27 August 2012
The peak body for Australia’s community welfare sector, ACOSS, says a new report released today by major Church Providers is further proof that Allowances such as Newstart are now so low it’s leaving people in worsening poverty and severely limiting their chances to find paid work.
The NATSEM report commissioned by ACOSS members Anglicare Australia, Catholic Social Services Australia, The Salvation Army and UnitingCare Australia, highlights what groups have been saying for a long time – namely that single people living alone and single parents on Newstart or Youth Allowance in particular face much greater financial hardship than others on government benefits and the general population.
“We know that Newstart Allowance has not been increased in real terms for nearly two decades and has been falling behind other pensions because its indexed to prices not wages. As this new report ‘Going Without: Financial Hardship in Australia’ illustrates, this is causing enormous hardship and leaving people in worsening levels of debt and poverty,” said Dr Cassandra Goldie, ACOSS CEO.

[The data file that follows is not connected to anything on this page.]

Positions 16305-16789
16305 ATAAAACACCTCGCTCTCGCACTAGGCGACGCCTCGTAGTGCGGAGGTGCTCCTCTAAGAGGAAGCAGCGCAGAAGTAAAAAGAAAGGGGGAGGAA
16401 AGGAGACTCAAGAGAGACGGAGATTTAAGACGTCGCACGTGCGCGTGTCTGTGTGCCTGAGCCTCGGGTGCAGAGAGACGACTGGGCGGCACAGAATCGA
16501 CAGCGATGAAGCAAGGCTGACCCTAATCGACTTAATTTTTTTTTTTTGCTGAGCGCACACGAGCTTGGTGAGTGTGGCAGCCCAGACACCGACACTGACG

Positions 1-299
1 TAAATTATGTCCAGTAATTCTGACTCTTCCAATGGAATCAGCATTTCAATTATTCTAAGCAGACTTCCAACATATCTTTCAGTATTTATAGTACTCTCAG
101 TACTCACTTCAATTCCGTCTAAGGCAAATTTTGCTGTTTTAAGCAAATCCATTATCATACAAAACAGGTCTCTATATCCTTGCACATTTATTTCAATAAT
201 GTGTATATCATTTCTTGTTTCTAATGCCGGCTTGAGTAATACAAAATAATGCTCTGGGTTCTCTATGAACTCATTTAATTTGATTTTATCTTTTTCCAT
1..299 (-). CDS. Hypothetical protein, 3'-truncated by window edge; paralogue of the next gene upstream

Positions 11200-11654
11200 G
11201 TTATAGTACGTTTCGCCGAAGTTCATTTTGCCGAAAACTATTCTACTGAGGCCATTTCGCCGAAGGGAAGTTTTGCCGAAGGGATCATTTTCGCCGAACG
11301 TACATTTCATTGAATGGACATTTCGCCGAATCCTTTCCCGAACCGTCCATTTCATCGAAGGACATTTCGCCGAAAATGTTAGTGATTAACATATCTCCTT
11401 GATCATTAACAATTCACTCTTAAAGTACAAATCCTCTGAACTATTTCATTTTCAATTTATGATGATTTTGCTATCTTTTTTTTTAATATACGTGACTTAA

“The findings dispel the myth that Allowances like Newstart have to be kept low as an incentive to get unemployed people into work. The opposite is the actually true. $35 a day is simply not enough to live on, and makes it near impossible to assist people to get to interviews and prepare themselves to find work.
“The paltry payments are clearly inadequate to cover the most basic costs of living in Australia, which we know continues to go up, while Newstart has effectively been frozen in time.
“In our submission to the current Senate Inquiry into the adequacy of income support system, ACOSS points out that a single adult on Newstart more than doubles their after tax income if they obtain a fulltime job paid at the minimum wage. There is no question of dissentive if you raise Newstart to allow people a descent liveable existence whilst they look for work – you actually improve their chances of doing so.
“Everyone accepts that the best outcome for unemployed people is to get meaningful, long-term work. This is precisely the reason why we have called for increased supports to better prepare people back into paid work.
“The current Inquiry represents an opportunity to finally deal with this issue and we hope the Federal Government will do the right thing by unemployed people in Australia and increase Allowances by at least $50 a week,” Dr Goldie said.
Media Contact: Fernando de Freitas 0419 626 155
See ACOSS submission: ‘Surviving, not living’
Senate Employment Committee on the adequacy of ‘allowance’ payments. Find out more >>
A copy of the report is available at Going Without: Financial Hardship in Australia